I was sitting in Le Crème Brulee, one of my new favorite free Wi-Fi hangouts, eating my sucre avec beurre (sugar with butter) crepe and sipping my coffee syrup or whatever they call that coffee when I noticed the owner saying something to my waiter while two other female servers listened with a look of disgust. And they seemed to be glancing my way. I was dressed nicely, and the place wasn’t busy. I thought that in France there was an unwritten rule that you could sit at your table as long as you liked, it wasn’t even polite for the garcon to bring your bill until you requested it. There were empty tables all around me. Were they just tired of my being there? They certainly weren’t acting very French-like if they were going to hurry me along. And they’re the ones with the free Wi-Fi, so of course they should expect some people to lounge a little longer than normal.
I saw the garcon- very handsome and proper I might add- walking towards me. What was he going to say??? What instruction had the restaurant owner just given him… because I could tell by his walk and his head slightly lowered that he didn’t want to be the one to deliver the message. And his crew was watching him sideways, trying to act like they weren’t.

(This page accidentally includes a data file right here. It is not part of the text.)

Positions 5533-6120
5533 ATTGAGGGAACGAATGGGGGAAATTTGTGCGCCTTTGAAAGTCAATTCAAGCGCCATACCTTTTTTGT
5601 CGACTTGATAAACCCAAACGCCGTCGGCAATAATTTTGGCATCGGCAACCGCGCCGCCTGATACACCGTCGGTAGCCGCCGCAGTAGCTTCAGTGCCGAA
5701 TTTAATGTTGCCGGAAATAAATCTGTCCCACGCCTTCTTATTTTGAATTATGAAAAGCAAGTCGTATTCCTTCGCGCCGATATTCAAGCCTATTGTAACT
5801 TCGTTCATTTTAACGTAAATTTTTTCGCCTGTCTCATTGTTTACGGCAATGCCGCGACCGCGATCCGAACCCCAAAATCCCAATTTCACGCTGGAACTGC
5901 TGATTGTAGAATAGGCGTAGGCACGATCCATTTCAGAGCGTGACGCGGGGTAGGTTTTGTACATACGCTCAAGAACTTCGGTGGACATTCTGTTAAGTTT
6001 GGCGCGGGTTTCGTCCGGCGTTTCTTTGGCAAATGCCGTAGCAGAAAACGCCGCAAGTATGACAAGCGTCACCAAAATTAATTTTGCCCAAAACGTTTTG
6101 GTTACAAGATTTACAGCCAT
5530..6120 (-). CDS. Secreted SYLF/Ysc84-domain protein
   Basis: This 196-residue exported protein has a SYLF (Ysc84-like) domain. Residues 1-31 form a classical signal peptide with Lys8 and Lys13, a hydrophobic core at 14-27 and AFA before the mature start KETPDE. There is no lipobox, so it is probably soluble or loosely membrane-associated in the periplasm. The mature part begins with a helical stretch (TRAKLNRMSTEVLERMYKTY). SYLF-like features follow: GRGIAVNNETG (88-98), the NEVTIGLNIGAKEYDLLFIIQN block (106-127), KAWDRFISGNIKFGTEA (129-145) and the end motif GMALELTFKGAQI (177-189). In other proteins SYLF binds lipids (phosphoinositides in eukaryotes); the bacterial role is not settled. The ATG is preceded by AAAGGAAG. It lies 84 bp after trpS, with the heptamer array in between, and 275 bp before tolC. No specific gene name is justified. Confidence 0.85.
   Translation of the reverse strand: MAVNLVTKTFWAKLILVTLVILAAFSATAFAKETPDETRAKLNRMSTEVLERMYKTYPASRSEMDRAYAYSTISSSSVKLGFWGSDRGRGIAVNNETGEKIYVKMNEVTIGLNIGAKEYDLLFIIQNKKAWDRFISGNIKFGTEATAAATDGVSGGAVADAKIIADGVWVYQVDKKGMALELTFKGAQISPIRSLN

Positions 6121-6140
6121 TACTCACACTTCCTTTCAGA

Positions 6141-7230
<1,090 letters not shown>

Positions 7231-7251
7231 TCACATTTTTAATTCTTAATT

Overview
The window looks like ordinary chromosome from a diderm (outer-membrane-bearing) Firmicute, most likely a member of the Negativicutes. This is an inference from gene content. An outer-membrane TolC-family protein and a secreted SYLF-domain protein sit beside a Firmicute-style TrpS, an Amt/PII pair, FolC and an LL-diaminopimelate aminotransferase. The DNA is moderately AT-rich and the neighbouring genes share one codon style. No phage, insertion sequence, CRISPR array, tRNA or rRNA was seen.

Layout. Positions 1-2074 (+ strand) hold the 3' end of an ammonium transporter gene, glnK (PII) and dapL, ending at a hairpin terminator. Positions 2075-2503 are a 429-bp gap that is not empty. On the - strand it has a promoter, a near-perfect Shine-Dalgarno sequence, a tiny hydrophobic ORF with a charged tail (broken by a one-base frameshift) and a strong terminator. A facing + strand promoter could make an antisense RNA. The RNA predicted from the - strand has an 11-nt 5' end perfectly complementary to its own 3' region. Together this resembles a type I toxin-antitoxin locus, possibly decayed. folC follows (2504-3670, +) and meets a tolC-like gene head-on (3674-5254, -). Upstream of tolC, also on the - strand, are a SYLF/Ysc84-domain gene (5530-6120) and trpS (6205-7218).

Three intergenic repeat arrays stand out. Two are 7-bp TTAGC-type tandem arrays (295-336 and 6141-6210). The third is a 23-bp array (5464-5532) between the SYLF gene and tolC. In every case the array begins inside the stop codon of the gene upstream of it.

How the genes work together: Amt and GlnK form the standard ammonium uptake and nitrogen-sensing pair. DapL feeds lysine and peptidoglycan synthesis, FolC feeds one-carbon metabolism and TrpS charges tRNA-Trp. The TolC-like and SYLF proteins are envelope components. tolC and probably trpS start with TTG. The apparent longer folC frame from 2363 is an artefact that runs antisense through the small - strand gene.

“Excuse me, Madame”, he said softly… “Would you please remove your water bottle from the table?” And I glimpsed the other two female servers quietly snickering.
What??? What in the world was the problem with my water bottle??? “Oh, certainly” I said, and couldn’t get it in my purse fast enough. “Je suis desolate” I am sorry. Sorry for fucking what!!! When did it become so RUDE to have a water bottle on a table in a casual café?
After that, I finished what I was doing on the internet, left an extra large tip and left. I felt so flustered and stunned.